Postcard for Downtown Rockville
Big beige boxes define the skyline of downtown Rockville, the result of urban renewal. Starting in the 1960s, the City hoped to revitalize its downtown by realigning sreets, relocating 165 businesses, demolishing 111 buildings, adding a parking garage and shopping mall, and welcoming modern skyscrapers, such as the Americana Centre, County Executive Building, and Uni Bank Building. The new downtown turned out to be a disappointment and in 2003, Rockville unveiled plans for a new Town Center to attract residents, visitors, and businesses.
After living in Rockville for several years, I continually heard the complaint that Rockville didn’t have any postcards. Having created nearly a dozen postcards while living in California, I wanted to bring those graphic design talents to the task while also making some social commentary about architecture and community life. My first effort was Glenview Mansion (which will be discussed sometime in the future) and my second effort was downtown Rockville in 2005.
The intent of this postcard is to allow people to see downtown once again from the vantage point of the main roads leading into the city. It’s carefully composed with corrected perspective and taken on a beautiful day with the sun lighting the faces of the buildings. I didn’t want anyone to complain that I intentionally tried to make Rockville look bad, yet it’s not a pretty picture. I doubt many people will send them to their friends and family, but they do pick them up and talk about them. Along with the photo, I’ve added the usual decorations you’ll find on tourist postcards, including embossed lettering, drop shadows, cutouts, and logos. Maryland is well known for using seals and coats of arms, but this one is entirely fabricated with a phoenix symboling redevelopment on the crest and a combination of windows for the shield.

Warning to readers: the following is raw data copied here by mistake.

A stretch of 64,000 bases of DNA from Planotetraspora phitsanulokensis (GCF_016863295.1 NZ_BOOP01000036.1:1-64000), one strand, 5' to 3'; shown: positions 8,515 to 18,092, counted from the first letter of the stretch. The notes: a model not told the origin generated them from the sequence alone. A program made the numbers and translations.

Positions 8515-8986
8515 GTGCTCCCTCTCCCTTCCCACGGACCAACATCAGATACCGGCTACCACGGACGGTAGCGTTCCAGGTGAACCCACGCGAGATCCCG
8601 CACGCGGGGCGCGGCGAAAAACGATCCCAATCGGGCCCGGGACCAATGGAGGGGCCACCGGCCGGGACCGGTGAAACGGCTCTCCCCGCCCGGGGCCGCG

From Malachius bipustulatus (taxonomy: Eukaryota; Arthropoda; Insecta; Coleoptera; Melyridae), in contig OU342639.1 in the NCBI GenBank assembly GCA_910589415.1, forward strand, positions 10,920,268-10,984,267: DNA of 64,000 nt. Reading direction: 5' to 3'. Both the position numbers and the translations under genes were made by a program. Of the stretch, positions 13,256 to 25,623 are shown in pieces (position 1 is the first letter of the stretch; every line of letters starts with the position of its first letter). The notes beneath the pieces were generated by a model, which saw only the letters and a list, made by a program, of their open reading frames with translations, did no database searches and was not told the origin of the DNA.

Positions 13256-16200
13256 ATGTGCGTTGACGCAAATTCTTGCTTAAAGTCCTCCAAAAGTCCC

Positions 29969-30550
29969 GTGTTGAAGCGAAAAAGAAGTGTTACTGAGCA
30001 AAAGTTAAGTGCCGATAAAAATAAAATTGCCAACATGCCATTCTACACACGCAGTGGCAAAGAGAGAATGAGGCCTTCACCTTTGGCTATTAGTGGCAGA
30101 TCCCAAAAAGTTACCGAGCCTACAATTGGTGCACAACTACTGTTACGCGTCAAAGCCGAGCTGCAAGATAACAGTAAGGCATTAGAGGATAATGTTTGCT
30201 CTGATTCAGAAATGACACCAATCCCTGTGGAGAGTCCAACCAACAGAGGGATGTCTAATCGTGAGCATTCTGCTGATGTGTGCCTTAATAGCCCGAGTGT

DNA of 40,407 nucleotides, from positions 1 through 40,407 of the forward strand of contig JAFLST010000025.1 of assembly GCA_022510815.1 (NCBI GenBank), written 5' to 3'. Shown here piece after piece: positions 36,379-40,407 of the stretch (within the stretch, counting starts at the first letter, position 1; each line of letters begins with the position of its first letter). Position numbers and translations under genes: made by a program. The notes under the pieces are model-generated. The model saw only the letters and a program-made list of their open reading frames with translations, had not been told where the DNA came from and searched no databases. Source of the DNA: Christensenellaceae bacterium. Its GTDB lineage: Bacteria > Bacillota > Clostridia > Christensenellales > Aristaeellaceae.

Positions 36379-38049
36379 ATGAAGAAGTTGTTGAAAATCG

If you are interested in acquiring this postcard, visit Peerless Rockville or City Hall. I occasionally drop off a stack for people to find in surprising locations to provoke discussions.